Wisdom teeth are the third and final set of molars. They generally erupt from the gums in young adults between the ages of 17 and 25, at a time that has been called the “Age of Wisdom.” When a tooth fails to grow into the mouth, it is called an “impacted” tooth. In general, impacted teeth don’t have sufficient room to grow, which is very common. Ninety percent of people have at least one impacted tooth.
Once a tooth is impacted, it can cause many health problems if not removed. Those include:
- Crowding or damaging adjacent teeth or roots, making them more prone to future decay and periodontal disease.
- Difficulty with cleaning, which can accelerate decay.
- Bone loss, loosened teeth and eventually tooth loss.
- Pain, and possibly infection, if the tooth is left in the gums too long. Gum and periodontal disease can be problematic, especially in expectant mothers, where it can increase the likelihood of preterm and low birth weight babies.
- In some cases, the sac surrounding the tooth may develop into a cyst. Cysts are often a sign of infection, and as they grow, they can cause damage to the adjacent teeth, bone, and nerves.
- The bacteria that live around wisdom teeth can contribute to health problems including diabetes, heart disease and kidney disease.
Should wisdom teeth be removed if they don’t appear to be causing any problems?
Even third molars that grow in normally are prone to disease and can affect the health of the adjacent teeth. Therefore it is important to have your dentist or oral surgeon examine them annually, and evaluate whether they are causing any problems that cannot be seen.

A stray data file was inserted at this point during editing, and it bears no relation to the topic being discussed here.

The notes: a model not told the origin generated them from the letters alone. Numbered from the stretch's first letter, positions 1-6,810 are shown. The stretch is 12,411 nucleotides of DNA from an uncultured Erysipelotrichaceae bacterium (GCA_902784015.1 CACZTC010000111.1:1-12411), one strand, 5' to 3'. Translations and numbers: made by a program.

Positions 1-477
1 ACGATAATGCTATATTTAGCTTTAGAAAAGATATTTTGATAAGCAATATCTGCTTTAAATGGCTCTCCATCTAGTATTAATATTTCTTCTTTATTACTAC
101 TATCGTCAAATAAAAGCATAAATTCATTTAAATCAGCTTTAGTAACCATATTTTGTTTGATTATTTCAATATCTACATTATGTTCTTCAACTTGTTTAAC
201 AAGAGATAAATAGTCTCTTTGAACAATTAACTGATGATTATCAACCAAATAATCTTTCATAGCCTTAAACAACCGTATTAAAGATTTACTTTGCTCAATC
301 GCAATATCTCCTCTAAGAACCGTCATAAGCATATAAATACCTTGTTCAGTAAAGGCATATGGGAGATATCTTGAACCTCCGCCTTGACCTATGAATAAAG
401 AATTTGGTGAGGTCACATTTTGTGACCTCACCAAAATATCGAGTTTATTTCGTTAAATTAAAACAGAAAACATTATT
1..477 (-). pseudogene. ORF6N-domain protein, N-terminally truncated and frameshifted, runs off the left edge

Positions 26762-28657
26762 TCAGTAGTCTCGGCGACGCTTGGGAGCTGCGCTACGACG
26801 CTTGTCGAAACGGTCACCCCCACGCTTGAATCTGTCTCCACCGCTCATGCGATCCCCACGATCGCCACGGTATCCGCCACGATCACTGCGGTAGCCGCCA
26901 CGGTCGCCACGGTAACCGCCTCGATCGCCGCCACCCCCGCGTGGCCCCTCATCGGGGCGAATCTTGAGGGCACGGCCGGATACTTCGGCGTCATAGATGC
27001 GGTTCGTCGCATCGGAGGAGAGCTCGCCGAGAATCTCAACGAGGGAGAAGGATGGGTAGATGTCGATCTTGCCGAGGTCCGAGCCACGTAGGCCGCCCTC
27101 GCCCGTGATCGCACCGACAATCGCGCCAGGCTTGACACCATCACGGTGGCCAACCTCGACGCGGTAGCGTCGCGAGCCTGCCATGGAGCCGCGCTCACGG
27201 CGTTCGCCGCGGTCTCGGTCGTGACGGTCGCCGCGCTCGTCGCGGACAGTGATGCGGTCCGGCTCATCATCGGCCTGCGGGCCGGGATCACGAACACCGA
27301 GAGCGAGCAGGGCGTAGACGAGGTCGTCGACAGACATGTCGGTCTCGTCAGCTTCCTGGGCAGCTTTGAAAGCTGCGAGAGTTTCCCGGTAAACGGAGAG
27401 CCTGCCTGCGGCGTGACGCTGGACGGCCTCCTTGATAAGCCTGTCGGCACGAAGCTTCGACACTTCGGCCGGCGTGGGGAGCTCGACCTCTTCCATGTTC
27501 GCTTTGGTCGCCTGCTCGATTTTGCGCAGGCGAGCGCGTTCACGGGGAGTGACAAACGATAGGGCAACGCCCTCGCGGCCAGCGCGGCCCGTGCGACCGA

Most commonly, bacteria that causes periodontal or gum disease can grow around third molars and cause damage before any symptoms develop. Patients should not hesitate to have their wisdom teeth removed if any bacteria is found. Removing third molars is a relatively simple procedure, especially if the tooth is still healthy.
A young adult’s wisdom teeth generally have shallow roots, making removal relatively easy. As the wisdom tooth grows, their roots lengthen and grow closer to the sensory nerves. In addition, as we age the bone surrounding the wisdom tooth becomes denser. Therefore, it is usually easier to have wisdom tooth removed when you're still young.
What is the process for wisdom tooth extractions?
Prior to your procedure we will meet with you and let you know what to expect based on the position of your wisdom teeth, and the condition of the root. This is the perfect time to ask questions and discuss any concerns. Most third molar extractions are routinely performed with little or no discomfort in our office with IV sedation, general anesthesia, or local anesthesia.
Immediately after your surgery you will recover in our office for a short time. Your surgeon or an assistant will monitor you and provide you with post-operative instructions. Pain medication will be prescribed to use as needed during the first few days after your procedure.
Patients are generally able to resume normal activities after a short period of time. Although it is important to watch the area of extraction for several weeks, and keep it clean during the healing process, most patients will not need any follow up care.